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Neil H. Buchanan

The 2009 Social Security Trustees' Report: Good News Behind the Headlines


Thursday, May 21, 2009

When the annual report from the trustees of the Social Security program was released last week, news coverage focused on only one or two items in the report: First, the Social Security Trust Fund is now projected to be depleted in 2037, four years earlier than projected in last year's report. Second, the Medicare Trust Fund is now projected to be depleted in 2017, rather than last year's estimate of 2019.

The media's descriptions of the report were decidedly negative, with The New York Times running a headline that referred to the "fiscal peril' facing Social Security and Medicare. (The online version of that article carried a similarly pessimistic headline: "Recession Drains Social Security and Medicare.') Moreover, the article referred to the annual report's "bleak projections' and described it as "suggesting that the nation could not afford the programs it had.' Coverage in other newspapers, magazines, and electronic media was similarly pessimistic and one-dimensional.

Given what appears to be clearly bad news, are there reasons to be upbeat, especially with regard to Social Security? Happily, there are. Despite years of propaganda suggesting that Social Security is doomed and that younger generations will never receive back a dime of the money they are paying in, it remains true that the only thing we need to maintain a healthy Social Security program well into the future is political will.

We can and should continue to support this important program – especially now that we have seen what can happen to our private pensions, 401(k)'s, and savings accounts when the economy takes a negative turn.

Social Security, Medicare, and "Entitlements'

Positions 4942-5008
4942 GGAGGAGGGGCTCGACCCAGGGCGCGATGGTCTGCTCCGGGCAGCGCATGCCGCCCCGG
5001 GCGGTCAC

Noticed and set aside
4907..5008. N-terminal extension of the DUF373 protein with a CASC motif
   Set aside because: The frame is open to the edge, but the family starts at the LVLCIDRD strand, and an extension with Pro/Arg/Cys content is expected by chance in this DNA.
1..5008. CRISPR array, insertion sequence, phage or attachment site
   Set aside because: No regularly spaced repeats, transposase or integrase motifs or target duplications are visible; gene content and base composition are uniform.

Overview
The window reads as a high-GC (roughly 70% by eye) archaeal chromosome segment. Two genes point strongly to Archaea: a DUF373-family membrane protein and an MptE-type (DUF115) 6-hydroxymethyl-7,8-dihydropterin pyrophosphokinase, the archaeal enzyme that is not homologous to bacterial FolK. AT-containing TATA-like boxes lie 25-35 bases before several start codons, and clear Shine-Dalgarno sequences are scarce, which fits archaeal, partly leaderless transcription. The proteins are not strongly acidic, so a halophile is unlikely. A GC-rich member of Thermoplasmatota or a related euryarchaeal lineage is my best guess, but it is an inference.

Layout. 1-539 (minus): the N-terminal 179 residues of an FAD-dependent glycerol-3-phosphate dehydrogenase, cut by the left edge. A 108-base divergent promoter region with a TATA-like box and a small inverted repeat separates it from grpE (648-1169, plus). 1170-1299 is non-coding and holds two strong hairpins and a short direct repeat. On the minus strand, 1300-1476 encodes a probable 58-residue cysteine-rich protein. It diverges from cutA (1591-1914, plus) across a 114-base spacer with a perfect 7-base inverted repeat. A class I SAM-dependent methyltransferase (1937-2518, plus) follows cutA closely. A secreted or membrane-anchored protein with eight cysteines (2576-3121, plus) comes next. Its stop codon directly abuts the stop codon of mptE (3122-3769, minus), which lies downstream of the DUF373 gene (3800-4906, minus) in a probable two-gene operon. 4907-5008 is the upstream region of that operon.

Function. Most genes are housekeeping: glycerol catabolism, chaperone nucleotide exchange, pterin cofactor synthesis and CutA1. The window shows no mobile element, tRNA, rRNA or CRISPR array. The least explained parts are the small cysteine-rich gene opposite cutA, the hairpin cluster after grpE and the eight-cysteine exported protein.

It has become common for politicians and media sources to group Social Security and Medicare together (often with Medicaid) under the label "entitlements.' This is an accurate description inasmuch as recipients of benefits under these programs qualify on the basis of age, health status, or other factors that "entitle' them to benefits, notwithstanding the overall financing of the system. Even so, the use of the word entitlements has become political shorthand for the notion of out-of-control spending programs that must be reined in as soon as possible.

This conflation of the long-term financial prospects facing Social Security and Medicare is seriously misleading, however. The Medicare program faces severe and immediate financial difficulties that are directly tied to the overall increases in healthcare costs in the United States – increases that affect private healthcare costs (for instance, the costs of health insurance for workers at GM, Ford, and Chrysler) as much as, or more than, they affect Medicare. Social Security, on the other hand, faces no immediate problems.

In addition, the possible challenges that Social Security does face, as I describe below, are speculative and relatively easy to fix. There is simply no need to panic about the "peril' faced by Social Security.

The Trust Fund Balances and Long-Term Estimates